The effect of work and training programs on entry and exit from the welfare caseload
To policymakers, the major attraction of work and training programs for welfare recipients is that they hold out the prospect that recipients can be moved off the rolls and into self-sufficiency in the private labor market, thereby decreasing welfare costs and caseloads. This paper considers the possibility that such programs may also affect the attractiveness of welfare in the first place, either by making welfare less desirable because the work- training program is viewed as a burden, or by making it more desirable because the program is viewed favorably by potential applicants. Such responses are termed "entry-rate effects." Some empirical estimates of these effects are presented which suggest that entry-rate responses, whether positive or negative, may affect the caseload more than the direct effect of the programs in moving recipients off the rolls.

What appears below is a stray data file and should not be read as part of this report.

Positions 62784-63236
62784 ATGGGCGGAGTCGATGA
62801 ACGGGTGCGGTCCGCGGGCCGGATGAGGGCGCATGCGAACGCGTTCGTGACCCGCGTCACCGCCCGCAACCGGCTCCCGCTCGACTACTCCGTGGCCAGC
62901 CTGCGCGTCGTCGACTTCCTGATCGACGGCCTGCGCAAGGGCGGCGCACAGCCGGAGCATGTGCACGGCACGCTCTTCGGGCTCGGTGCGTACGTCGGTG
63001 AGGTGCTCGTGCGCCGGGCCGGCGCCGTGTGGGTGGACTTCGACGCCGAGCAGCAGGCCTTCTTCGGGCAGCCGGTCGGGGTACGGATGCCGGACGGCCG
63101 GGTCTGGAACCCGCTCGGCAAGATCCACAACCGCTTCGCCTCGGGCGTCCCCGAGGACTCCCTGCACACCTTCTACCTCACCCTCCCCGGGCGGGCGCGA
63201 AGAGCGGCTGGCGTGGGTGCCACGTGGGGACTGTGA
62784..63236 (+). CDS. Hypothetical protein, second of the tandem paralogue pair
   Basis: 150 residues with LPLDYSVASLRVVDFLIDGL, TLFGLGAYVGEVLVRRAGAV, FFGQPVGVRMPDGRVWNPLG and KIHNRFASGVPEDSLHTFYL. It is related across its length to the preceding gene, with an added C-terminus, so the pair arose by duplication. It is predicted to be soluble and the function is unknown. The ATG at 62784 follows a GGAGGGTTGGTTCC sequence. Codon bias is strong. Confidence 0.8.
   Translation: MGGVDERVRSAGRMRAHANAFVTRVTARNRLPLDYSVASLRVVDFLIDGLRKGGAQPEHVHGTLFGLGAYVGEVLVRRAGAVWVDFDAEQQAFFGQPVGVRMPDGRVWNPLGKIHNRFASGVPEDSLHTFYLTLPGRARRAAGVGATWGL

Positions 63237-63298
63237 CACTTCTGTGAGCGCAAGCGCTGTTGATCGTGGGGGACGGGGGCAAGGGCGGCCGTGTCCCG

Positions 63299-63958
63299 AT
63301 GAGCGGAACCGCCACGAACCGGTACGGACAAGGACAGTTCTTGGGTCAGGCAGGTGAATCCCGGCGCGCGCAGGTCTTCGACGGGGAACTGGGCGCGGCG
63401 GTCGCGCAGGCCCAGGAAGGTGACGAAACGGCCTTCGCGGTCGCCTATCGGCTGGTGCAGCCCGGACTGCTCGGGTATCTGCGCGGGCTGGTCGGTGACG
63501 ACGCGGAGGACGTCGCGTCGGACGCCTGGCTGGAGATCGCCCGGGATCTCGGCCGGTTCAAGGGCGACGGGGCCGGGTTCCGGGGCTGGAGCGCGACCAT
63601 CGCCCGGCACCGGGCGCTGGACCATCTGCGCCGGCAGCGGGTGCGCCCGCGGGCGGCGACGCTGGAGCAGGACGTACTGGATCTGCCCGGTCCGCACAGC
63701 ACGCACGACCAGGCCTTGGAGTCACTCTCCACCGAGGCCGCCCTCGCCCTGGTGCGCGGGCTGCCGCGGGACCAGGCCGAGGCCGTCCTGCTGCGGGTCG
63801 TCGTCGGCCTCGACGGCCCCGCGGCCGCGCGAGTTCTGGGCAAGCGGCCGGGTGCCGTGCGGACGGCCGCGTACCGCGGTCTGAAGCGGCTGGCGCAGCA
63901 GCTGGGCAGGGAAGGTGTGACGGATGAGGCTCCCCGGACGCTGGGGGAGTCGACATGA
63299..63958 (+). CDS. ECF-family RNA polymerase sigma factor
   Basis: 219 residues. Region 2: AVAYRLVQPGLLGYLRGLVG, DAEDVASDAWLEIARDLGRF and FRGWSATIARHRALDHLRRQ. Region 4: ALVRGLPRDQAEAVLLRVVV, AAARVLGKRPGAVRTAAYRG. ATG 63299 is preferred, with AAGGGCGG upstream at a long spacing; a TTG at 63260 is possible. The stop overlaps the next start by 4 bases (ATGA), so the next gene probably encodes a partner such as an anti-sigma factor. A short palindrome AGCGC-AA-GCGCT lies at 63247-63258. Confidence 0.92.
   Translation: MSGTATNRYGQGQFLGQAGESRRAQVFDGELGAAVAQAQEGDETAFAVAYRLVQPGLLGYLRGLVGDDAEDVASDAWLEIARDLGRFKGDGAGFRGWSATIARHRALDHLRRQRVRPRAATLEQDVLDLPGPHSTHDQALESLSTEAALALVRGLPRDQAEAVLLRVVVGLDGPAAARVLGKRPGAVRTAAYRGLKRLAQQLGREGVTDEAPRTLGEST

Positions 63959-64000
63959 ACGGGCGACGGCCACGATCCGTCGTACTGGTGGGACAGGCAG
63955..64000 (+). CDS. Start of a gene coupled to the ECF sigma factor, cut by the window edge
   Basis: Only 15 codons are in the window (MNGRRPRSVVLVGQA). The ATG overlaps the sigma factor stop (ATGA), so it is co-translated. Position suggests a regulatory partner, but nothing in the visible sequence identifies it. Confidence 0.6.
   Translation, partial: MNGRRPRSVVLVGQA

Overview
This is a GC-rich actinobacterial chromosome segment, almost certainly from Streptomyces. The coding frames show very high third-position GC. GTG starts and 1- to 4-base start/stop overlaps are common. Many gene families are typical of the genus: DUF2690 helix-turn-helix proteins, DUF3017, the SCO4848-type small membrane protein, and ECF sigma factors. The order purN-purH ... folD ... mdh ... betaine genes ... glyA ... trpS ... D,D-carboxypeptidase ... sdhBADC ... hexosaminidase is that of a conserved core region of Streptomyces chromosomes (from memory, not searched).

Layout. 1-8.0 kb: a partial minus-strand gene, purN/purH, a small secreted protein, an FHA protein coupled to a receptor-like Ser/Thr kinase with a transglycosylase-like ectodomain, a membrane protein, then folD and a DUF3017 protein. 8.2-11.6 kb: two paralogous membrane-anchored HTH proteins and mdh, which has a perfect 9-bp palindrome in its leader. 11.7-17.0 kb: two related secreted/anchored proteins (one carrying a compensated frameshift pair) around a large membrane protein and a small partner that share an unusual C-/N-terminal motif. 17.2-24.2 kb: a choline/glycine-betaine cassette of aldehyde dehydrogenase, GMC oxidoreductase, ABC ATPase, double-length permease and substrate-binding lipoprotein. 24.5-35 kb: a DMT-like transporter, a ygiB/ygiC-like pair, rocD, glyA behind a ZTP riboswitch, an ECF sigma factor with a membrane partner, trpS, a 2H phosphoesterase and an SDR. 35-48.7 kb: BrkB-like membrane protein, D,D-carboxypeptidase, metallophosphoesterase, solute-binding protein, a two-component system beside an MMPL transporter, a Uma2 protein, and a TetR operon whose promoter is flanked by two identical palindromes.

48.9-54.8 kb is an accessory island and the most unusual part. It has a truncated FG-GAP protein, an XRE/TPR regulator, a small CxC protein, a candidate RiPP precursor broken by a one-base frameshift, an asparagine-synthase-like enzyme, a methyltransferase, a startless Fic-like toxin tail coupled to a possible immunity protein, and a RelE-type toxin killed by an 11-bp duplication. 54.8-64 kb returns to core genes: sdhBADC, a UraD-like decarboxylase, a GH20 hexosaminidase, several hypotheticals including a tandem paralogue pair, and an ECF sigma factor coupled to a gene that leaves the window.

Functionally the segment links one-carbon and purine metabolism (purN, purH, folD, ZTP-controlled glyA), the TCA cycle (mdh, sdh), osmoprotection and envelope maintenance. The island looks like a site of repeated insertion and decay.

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- Moffitt, Robert, 1992. "Incentive Effects of the U.S. Welfare System: A Review," Journal of Economic Literature, American Economic Association, vol. 30(1), pages 1-61, March.
- Ashenfelter, Orley C, 1978. "Estimating the Effect of Training Programs on Earnings," The Review of Economics and Statistics, MIT Press, vol. 60(1), pages 47-57, February.